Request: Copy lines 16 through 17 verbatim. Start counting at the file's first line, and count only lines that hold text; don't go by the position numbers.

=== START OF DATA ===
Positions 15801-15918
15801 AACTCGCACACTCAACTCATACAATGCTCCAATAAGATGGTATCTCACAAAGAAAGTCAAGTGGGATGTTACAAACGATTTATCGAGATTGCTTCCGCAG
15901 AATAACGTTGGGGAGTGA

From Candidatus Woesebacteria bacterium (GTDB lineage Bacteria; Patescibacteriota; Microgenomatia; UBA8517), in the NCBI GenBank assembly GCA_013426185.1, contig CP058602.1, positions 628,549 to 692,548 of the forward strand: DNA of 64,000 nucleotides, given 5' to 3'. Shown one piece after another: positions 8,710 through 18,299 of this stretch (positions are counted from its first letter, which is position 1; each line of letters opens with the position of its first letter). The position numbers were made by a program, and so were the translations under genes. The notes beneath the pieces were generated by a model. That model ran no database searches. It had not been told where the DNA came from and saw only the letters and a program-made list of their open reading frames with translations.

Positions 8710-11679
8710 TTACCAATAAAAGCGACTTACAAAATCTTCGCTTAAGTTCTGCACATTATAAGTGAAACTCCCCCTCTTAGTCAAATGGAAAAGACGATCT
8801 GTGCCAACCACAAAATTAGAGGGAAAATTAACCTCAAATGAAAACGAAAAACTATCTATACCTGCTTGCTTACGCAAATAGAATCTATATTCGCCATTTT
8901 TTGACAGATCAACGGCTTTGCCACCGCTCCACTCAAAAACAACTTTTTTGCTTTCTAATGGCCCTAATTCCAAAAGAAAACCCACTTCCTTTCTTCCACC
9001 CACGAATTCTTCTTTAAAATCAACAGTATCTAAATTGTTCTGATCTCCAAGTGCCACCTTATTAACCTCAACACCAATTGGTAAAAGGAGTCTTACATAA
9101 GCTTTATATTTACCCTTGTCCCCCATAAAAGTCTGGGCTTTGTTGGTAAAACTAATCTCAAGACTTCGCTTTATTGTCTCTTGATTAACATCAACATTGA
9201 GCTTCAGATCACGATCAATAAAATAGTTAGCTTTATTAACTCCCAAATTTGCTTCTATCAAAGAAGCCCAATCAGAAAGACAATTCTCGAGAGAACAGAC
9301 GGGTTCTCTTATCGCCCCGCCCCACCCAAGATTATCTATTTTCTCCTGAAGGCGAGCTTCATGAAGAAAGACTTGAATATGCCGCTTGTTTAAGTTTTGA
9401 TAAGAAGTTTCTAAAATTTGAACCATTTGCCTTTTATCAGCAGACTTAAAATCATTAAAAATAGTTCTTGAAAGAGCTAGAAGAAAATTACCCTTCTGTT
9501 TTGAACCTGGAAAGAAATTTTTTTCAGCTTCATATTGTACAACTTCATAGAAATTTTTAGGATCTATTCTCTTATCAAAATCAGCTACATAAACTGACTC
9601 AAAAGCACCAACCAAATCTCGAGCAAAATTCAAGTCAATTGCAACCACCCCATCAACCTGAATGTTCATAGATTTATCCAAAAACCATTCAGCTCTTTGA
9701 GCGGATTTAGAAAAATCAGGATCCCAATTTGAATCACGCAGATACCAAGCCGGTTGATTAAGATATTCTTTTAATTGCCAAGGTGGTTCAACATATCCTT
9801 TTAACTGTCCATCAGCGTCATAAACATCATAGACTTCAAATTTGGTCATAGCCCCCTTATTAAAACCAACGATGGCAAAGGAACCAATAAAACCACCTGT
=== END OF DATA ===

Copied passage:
9701 GCGGATTTAGAAAAATCAGGATCCCAATTTGAATCACGCAGATACCAAGCCGGTTGATTAAGATATTCTTTTAATTGCCAAGGTGGTTCAACATATCCTT
9801 TTAACTGTCCATCAGCGTCATAAACATCATAGACTTCAAATTTGGTCATAGCCCCCTTATTAAAACCAACGATGGCAAAGGAACCAATAAAACCACCTGT